HAENA — Limahuli Garden and Preserve took a beating last year when the historic “rain bomb” exploded in April 2018. The catastrophic event took a particular toll on the North Shore, damaging landscapes and wreaking havoc on the environment and people’s lives.
The National Tropical Botanical Garden is presenting a free public lecture that will detail how its North Shore site was affected by the devastating flood and its long road to recovery.
It will be a “virtual trip through the valley from mauka to makai,” said Dr. Uma Nagendra, conservation operations manager and ecologist at Limahuli Garden and Preserve.
Nagendra will host a talk, called “After the Flood: Building Resilience in Limahuli Valley,” on Tuesday.
She will discuss the “sudden and dramatic” changes that caused challenges for the garden, including drastic alterations to areas where the water’s sheer force carved out new ravines.
There will be before and after pictures, and the audience will get to understand exactly how much damage landslides inflicted upon the Limahuli’s lower preserve, as well as the “iconic” stream’s overlook site, Nagendra said.
Like a phoenix rising from the ashes, however, the Limahuli Garden and Preserve was revitalized by volunteers and employees who came together to restore the valley and welcome guests again earlier this year.
Noticeable recovery efforts include the rehabilitation and re-design of the stream for resiliency against large floods, Nagendra said.
“To me, it is also a subtle but touching tribute to the event itself,” she said.
Besides the scenery, another aspect that’s been altered at Limahuli Garden and Preserve is the way in which tourism is approached.
“The flood and ongoing recovery are now a part of the story the garden tells and shows— and we want visitors to know how they can also be a part of the solution to protect the area,” Nagendra said.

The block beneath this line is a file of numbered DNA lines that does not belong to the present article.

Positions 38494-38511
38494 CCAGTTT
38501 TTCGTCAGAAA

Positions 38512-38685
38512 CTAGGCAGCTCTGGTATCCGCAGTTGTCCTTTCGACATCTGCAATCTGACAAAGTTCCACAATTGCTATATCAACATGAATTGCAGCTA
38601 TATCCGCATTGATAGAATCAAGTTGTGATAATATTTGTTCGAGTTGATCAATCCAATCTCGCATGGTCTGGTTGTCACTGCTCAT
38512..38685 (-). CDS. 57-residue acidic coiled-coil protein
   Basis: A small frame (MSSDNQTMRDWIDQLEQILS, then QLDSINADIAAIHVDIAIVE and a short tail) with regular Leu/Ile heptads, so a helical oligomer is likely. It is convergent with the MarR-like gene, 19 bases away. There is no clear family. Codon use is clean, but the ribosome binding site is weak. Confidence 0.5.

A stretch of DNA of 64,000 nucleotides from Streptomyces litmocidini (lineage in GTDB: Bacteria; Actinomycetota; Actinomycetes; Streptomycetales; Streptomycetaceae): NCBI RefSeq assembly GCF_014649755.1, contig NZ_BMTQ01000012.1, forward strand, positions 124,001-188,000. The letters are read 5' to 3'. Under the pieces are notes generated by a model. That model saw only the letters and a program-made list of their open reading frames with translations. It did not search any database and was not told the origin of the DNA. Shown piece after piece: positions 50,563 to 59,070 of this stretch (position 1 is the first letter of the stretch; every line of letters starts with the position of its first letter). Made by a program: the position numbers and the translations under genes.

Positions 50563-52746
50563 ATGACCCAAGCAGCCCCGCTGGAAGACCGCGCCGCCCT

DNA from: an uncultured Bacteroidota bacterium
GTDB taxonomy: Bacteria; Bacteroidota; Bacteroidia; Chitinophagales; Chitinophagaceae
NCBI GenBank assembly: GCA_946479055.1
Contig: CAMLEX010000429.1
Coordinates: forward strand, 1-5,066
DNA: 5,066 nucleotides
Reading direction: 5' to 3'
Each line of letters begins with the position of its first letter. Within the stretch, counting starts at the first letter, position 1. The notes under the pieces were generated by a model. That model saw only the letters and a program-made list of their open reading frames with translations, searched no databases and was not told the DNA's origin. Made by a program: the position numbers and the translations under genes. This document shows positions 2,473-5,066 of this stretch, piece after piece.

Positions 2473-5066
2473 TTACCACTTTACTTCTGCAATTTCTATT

Besides successful rehabilitation efforts, scientists are also grateful that the accessible rare plants they’ve checked on made it through the storm.
“Much of this is thanks to the limited impact on the highly diverse, relatively intact forest in the Upper Limahuli Preserve,” Nagendra said.
Despite this positive fact, recovery efforts are still ongoing. Conservationists at Limahuli are still actively restoring the damage caused by landslides through efforts, such as removing invasive shrubs and trees before they are rooted in “newly available land,” promoting the growth of existing and new native plants, and increasing the population of native ‘o‘opu fish (gobies) in the stream.
“Uma’s talk at KCC is a good opportunity to hear directly from someone who experienced an extreme weather event on Kauai and the aftermath, as she shares her story and thoughts on impacts of the climate crisis and how Kauai can and needs to be more resilient in the face of climate change,” said Jon Letman of NTBG’s Publications Office. “When something like the ‘rain bomb’ hits, it’s a wake-up call for a lot of people who never thought about how they could be directly affected by climate change.”
Nagendra has worked as a conservation operations manager and ecologist at NTBG for the past two years. She is responsible for funding and organizing biocultural conservation projects within the 1,000-acre Limahuli Preserve.
Katie Champlin, interim director of Limahuli Garden and Preserve, will join Nagendra for the talk, which starts at 5:30 p.m. on Tuesday at Kauai Community College’s Campus Center Cafeteria (behind the Performing Arts Center).
Coco Zickos, county reporter, can be reached at 245-0424 or email@example.com.